Filming on the way to school

May 26, 2008

Last week I was thinking about how different my daughter’s life experience is at 5 compared to mine. The things that she sees routinely growing up in New York and the places she’s been really blow me away when I think about it.

Growing up in Milwaukee, if we heard that someone was shooting a movie in our city, that would be a big deal. Here you routinely see No Parking signs on various streets to facilitate movies.

They’ve been shooting something on the streets on the way to Danielle’s school in the morning. And we’re just completely blasé about it. Danielle is shy, so when I asked her if she ever wanted to be in a movie she said “no way”.

The filming has been going on for weeks, which is pretty long. Lots of times it’s just a commercial or something small and it’s one day. The No Parking signs all say “Pelham 123”. That meant nothing to me, so I finally Googled it. Holy crap, this is a big deal. The church that they mention is where they are doing makeup is three door down from our place.

I guess I need to keep an eye out for Travolta or Denzel…


Memorial Day with the girls

May 26, 2008

Our niece graduated from Yale this weekend (smart girl, got a full scholarship), so we didn’t have any big plans. On Saturday we all went up to see her. That was partly because the actual graduation was early on Monday morning and there was no way we were going to make a 1 and 5 year old sit through a Yale graduation (strangely, Tony Blair speaking holds no interest for them).

So on Monday my wife took the train up to New Haven (it’s her niece, I’m the in-law) and I had the girls. The day couldn’t have been more beautiful. Cool morning, high around 78, nothing but sun.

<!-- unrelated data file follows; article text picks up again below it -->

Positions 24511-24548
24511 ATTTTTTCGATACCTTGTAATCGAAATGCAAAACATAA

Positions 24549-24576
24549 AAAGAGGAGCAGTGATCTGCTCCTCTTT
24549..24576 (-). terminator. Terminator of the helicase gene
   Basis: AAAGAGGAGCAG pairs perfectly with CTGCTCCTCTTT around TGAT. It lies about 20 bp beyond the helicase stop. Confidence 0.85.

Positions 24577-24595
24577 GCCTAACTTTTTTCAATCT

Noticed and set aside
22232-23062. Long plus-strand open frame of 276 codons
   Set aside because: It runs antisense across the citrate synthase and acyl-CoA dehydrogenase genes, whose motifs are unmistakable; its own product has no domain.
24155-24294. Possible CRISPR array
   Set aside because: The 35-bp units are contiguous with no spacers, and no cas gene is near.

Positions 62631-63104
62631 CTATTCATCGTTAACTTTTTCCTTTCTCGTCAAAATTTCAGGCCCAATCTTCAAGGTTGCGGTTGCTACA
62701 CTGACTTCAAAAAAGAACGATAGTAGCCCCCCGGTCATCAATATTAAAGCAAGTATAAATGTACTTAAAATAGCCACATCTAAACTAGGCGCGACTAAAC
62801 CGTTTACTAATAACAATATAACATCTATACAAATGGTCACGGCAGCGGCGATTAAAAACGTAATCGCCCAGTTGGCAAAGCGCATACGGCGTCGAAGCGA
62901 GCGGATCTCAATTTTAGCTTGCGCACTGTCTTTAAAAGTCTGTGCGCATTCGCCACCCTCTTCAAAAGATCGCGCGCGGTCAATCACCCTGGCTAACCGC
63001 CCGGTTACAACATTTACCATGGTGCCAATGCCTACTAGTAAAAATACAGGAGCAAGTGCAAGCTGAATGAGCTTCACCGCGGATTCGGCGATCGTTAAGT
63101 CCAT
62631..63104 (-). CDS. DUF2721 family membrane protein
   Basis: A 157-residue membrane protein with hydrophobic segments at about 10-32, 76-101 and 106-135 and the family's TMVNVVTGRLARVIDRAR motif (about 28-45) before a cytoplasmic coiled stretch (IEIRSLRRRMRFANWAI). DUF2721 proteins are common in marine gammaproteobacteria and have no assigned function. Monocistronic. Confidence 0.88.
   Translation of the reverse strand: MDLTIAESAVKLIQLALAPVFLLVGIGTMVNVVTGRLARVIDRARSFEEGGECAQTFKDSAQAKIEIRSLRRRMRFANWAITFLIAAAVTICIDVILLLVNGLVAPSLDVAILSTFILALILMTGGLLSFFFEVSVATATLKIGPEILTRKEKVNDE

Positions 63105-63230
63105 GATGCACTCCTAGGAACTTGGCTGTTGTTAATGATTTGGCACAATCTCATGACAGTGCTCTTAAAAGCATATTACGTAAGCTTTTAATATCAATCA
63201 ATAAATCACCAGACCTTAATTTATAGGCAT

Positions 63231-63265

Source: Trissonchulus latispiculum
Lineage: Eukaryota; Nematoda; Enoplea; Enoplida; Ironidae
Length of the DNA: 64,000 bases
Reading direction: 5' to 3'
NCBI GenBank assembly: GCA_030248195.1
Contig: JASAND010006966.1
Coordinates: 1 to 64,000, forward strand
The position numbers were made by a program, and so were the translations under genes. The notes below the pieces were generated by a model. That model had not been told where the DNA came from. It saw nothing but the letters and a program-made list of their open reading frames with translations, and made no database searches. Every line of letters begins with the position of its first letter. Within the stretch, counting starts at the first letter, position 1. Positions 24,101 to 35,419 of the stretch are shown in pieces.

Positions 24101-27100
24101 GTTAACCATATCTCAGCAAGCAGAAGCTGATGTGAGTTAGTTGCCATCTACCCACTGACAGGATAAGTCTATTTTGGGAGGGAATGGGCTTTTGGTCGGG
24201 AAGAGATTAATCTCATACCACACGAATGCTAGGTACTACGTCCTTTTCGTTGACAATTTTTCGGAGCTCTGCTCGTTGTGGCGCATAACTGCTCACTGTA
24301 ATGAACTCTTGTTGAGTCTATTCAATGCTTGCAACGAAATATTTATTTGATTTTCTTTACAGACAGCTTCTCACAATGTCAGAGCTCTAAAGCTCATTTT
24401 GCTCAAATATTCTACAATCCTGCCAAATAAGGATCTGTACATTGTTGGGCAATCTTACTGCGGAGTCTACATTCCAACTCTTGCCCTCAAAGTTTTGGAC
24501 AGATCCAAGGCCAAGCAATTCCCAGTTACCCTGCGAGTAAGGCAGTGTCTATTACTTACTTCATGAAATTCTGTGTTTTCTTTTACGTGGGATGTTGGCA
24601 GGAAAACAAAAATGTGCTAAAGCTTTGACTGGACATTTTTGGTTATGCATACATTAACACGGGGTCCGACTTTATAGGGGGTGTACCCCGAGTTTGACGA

So we spent the day in the park. Of course for city folks, “park” means “playground”. There’s something about city parks. I don’t know if this is true across the country, but around here when I drive in the suburbs I see these gorgeous park/playgrounds with wonderful brand new equipment. The only problem is that no one is actually there.

I didn’t grow up in New York, so city parks are a relatively new thing to me. I love them. Sometimes we have pizza delivered right to the park so the kids don’t have to stop playing. And of course the ice cream truck drives right up.

So that was our day. Wake up. Park. Lunch. Different park. Home. Though actually, since it’s Memorial Day weekend most people have left the city. So the parks were actually very quiet. The city is kind of peaceful on holiday weekends.

Before hitting the park I picked up water balloons. Danielle had a field day. (all pictures via phone, my wife had our camera at graduation)

IMG00070 Stocking up.

IMG00073 Getting ready to throw (at me).

If you aren’t a city person, the blue thing behind Danielle is one of the sprinklers. There are four around that blue circle on the ground. When the weather is hot, they will spray throughout that blue circle.

Tori wasn’t exactly sure what to do with a water balloon. She got one with a tiny hole in it and thought it was the best.


Tori wanted to try the big girl swings


And Danielle had fun taking her down the slide


Sidewalk chalk is always fun at the park. Tori is eating cantaloupe and drawing (thankfully not eating the chalk)


I have no idea what Danielle is making…